The Disreputable History of Frankie Landau-Banks – Published 2008
“Frankie Landau-Banks at age 14: Debate Club. Her father’s “bunny rabbit.” A mildly geeky girl attending a highly competitive boarding school.
Frankie Landau-Banks at age 15: A knockout figure. A sharp tongue. A chip on her shoulder. And a gorgeous new senior boyfriend: the supremely goofy, word-obsessed Matthew Livingston.
Frankie Landau-Banks, at age 16: No longer the kind of girl to take “no” for an answer and possibly a criminal mastermind. This is the story of how she got that way.
Frankie Landau-Banks. No longer the kind of girl to take “no” for an answer. Especially when “no” means she’s excluded from her boyfriend’s all-male secret society. Not when her ex-boyfriend shows up in the strangest of places. Not when she knows she’s smarter than any of them. When she knows Matthew’s lying to her. And when there are so many, many pranks to be done.
Frankie Landau-Banks, at age 16: Possibly a criminal mastermind.
This is the story of how she got that way.” – Goodreads
WHAT I LIKED
I had never even heard of this book until I saw something about it on social media. I had read Genuine Fraud and We Were Liars earlier this year and loved the suspense of them. Frankie’s story isn’t as captivating in terms of thrill and evil, but it’s still pretty intense in terms of plot twists. Lockhart is super good at plot twists.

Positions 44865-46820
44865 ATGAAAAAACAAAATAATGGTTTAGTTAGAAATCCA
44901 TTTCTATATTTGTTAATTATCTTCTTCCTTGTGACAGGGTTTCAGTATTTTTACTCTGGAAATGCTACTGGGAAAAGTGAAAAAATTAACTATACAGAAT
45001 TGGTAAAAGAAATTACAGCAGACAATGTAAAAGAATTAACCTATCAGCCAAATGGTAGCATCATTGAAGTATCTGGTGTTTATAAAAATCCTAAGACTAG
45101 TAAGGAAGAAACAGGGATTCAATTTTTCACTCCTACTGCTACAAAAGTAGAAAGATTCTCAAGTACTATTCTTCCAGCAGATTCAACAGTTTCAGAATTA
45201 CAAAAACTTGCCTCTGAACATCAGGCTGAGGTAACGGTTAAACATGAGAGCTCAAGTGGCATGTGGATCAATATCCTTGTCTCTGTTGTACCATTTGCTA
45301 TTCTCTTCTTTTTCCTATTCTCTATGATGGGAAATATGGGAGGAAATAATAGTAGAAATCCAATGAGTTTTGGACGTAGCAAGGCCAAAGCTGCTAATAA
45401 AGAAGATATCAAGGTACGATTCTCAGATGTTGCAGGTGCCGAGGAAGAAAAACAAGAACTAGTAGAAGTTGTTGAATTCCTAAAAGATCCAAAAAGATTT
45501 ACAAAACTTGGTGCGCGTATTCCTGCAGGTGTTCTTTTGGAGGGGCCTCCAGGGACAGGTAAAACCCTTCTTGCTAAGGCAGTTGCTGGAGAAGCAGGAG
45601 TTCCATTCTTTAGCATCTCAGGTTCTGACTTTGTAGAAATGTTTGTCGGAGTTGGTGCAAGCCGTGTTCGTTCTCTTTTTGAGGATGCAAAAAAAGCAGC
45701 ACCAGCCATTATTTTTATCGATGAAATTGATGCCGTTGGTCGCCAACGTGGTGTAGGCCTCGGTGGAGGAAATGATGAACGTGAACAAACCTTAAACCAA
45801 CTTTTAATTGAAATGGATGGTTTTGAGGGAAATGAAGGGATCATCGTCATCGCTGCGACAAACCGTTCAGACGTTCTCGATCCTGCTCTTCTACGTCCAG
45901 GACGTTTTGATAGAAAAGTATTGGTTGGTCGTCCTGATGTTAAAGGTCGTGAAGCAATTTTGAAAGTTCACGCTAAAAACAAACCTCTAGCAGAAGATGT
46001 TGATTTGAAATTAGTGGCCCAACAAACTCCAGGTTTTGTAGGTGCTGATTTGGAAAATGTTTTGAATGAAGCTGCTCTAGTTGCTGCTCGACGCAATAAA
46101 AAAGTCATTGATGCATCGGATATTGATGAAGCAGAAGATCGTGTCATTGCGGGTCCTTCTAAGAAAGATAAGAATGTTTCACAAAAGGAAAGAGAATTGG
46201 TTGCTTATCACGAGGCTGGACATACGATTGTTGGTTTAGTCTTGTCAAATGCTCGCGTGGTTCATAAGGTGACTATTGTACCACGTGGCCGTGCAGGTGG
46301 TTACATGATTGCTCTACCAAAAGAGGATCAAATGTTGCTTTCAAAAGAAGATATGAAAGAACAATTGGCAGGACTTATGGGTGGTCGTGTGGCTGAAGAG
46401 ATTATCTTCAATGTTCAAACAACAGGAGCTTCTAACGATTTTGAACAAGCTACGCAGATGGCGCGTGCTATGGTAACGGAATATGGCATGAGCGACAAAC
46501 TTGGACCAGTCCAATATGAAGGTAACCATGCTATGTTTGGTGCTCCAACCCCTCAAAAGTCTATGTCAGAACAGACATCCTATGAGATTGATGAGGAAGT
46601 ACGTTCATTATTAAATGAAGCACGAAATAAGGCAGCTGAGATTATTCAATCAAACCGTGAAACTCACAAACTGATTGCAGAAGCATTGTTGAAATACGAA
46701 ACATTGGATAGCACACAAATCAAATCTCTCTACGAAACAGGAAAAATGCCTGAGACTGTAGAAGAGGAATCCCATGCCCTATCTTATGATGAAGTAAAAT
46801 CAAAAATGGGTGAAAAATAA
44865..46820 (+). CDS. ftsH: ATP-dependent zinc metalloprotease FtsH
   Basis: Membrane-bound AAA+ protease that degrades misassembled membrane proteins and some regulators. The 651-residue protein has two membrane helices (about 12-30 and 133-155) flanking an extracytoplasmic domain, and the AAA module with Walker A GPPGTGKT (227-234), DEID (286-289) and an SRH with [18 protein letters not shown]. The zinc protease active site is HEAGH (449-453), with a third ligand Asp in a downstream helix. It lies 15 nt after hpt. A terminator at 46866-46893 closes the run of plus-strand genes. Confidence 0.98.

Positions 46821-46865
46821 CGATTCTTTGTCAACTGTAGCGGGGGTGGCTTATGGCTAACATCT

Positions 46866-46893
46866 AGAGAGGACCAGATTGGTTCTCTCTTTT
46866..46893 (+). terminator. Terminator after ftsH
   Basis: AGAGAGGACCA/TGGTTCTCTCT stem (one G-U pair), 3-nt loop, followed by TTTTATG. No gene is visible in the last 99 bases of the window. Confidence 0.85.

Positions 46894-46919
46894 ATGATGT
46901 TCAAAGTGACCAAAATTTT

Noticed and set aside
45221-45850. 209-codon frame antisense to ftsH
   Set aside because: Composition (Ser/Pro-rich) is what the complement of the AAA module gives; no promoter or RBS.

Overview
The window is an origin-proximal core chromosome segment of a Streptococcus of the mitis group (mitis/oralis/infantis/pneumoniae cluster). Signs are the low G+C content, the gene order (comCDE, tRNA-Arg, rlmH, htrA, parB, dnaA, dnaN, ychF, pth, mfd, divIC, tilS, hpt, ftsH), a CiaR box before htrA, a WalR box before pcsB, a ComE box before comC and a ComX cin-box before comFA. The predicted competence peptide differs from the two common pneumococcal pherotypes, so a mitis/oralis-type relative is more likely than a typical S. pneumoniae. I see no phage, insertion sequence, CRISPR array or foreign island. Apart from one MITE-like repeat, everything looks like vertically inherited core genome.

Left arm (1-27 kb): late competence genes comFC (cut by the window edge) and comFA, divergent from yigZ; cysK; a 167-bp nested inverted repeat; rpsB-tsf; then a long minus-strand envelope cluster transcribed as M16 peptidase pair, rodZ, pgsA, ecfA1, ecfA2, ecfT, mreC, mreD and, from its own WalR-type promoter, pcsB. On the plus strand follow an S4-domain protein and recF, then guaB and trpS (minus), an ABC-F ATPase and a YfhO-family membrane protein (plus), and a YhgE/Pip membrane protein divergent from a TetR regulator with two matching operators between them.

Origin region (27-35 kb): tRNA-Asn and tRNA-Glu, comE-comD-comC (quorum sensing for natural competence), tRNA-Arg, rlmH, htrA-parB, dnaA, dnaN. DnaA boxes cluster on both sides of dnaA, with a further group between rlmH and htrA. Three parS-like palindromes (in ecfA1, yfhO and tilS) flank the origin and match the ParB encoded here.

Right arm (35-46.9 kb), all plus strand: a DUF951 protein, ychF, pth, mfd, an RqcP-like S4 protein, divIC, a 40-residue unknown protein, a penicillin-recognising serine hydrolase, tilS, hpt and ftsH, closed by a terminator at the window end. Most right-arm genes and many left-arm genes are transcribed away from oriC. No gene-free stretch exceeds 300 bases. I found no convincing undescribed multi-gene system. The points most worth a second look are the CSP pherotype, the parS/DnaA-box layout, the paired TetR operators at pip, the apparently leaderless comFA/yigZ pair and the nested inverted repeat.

Frankie is super witty and extremely intelligent. The way her character’s lines are written is really smart and thought-out. Frankie likes to twist the English language to meet her needs and can recall such (seemingly) useless facts. It’s told in third person, which is not my favorite, but I didn’t hate it in this book.
A lot of what motivates Frankie is her want to be included in things and the spite she feels when she is left out due to her gender.
WHAT I DID NOT LIKE (SPOILERS BELOW)
I’ve been reading a lot of contemporary YA this summer and I really wanted this story to go somewhere else in terms of relationships. I really wanted her to end up with someone else in the book, anywhere in the book, and it just didn’t happen. If you’ve read this one, let me know so we can discuss.
The cover of the version I read did NOT do it any favors.